Wonderful Book and Subsequent Fieldtrip

I recently read a book that I enjoyed so much, I still can’t stop thing about it. I’m even half considering re-reading it again! As soon as I finish this post!

The book is called “The Boys in the Boat” and it is about the varsity crew from the University of Washington who won the gold medal at the 1936 Olympics in Berlin, Germany.

 

The book is great for so many reasons. First, and most importantly, it’s about one unit of nine guys and their boat, the Husky Clipper. They worked together, they failed together, and they won together. Much of the story focuses on one of the rowers in particular: Joe Rantz. The author talks in the prologue about his first meeting with an elderly Joe and his daughter, to discuss writing the book. Even some 60 years later, the thought of his other teammates and their amazing journey together as one, brought him to tears when speaking about it. His one condition to writing is was to be sure it was “not just about me. It has to be about the boat.”

This was a group of young boys growing up during the Depression, who came from small towns in the Pacific Northwest (an area barely even known about to the rest of the country at that time) and many of whom barely had enough money to eat; let alone get themselves through school. And at that time, the UW crew was hardly the powerhouse it is today. Before they could even get to Germany to race for gold, they had to beat the incredible US teams; which, at that time, we’re predominantly from the East Coast. Once they did make it to Berlin, they were going up against the fierce and extremely driven Germans and the Italians. Teams that had funding for days and had damn near professional athletes.

And it wasn’t only those nine boys and the Husky Clipper going up against the Germans at that time. These Olympics were just a few years before the start of World War II and the global tension and worldwide concern was reaching it’s peak. It was the entire nation behind these boys and pinning so much on them in Berlin. Their ability to tune that out and to stick together and rise to the occasion is what makes this book so great.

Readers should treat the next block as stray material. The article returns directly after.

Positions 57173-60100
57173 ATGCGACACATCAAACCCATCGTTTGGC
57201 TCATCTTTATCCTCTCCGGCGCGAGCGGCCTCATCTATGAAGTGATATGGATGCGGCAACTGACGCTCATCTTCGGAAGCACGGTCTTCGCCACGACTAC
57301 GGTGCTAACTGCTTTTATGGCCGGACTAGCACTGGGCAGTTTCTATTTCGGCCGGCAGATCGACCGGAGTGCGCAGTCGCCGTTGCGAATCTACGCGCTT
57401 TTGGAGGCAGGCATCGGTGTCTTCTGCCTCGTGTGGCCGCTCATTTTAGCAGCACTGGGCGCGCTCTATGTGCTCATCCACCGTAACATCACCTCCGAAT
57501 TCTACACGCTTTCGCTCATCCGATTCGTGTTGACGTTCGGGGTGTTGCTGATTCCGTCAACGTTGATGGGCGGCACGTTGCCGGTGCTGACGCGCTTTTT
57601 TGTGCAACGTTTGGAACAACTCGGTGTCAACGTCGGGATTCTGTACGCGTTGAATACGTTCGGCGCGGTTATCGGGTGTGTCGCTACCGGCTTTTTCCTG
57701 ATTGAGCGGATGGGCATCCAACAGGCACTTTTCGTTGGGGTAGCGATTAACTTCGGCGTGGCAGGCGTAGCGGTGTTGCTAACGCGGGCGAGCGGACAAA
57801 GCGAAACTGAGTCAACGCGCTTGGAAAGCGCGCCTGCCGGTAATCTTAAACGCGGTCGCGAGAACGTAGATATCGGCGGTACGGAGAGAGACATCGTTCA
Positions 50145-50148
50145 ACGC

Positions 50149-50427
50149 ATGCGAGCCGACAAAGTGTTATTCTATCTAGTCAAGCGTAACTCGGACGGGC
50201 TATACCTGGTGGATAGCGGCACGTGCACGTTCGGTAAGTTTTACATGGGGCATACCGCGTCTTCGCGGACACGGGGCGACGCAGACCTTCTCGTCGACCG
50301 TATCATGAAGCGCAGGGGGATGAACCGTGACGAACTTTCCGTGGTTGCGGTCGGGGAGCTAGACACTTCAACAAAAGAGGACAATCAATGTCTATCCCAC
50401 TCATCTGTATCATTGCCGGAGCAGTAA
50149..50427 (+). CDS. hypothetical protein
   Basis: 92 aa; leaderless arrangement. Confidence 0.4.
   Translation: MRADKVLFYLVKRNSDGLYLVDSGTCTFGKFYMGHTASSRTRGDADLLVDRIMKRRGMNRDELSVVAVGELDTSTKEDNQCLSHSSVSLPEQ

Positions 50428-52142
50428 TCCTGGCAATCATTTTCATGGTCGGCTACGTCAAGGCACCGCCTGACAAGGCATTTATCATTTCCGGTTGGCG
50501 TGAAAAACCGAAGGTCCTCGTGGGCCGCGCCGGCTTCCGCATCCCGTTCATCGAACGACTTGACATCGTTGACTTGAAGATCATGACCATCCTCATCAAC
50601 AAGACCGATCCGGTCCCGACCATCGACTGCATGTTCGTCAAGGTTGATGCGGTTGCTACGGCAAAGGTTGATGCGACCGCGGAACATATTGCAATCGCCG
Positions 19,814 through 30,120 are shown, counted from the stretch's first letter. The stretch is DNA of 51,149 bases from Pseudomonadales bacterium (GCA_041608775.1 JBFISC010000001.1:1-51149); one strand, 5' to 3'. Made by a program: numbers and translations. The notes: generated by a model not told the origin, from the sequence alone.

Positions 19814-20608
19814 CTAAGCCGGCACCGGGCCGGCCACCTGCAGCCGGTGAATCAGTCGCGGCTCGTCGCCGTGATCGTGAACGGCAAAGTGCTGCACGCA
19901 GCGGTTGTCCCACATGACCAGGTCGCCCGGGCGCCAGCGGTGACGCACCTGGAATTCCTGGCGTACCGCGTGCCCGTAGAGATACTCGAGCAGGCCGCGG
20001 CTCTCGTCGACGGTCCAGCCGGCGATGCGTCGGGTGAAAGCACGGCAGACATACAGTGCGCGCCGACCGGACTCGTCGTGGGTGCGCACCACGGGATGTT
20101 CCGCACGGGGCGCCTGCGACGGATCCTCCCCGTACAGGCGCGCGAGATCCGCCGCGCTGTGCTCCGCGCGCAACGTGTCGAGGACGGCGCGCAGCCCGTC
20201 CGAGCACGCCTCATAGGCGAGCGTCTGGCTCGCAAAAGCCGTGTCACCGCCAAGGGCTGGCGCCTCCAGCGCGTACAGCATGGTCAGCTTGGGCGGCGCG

I also found the details and explanations of rowing, as well as the character back stories and narratives particularly fascinating and engrossing to read. Living in the Seattle area, it was really cool to read about all the references in and around the city and to learn new things. I was constantly like I know where that is” or “I didn’t know that’s who Royal Brougham was!”

I was so sad when I came to and began reading the epilogue. One, because it was sad as the years pass and they begin to die, and two because I was coming to the end of the book. I think when you are truly sad to see a book end, and want to immediately re-read it as I do, then you know it was something pretty special. I can only say I’ve had that experience a handful of times, which makes this on my “Top 5” of all-time list for sure.

At the end, the author talks about what happened to the Husky Clipper, and how it is now hanging in the ceiling of the Dining Hall at the University of Washington shell house. Seeing as that’s only about 10 minutes from where I work, I decided to go by one afternoon and check it out. I have to say, it was a very moving moment for me. Surprisingly so actually. I looked up into the shell of the boat, and saw all 9 different foot holds; leather and worn after 70 years. I walked from one end to the other, rattling off their names, and trying to picture these young boys sitting in it and rowing together in perfect unison. It was so special and something I won’t soon forget.

A wonderful story and a great read. I highly recommend it.

 

 

 

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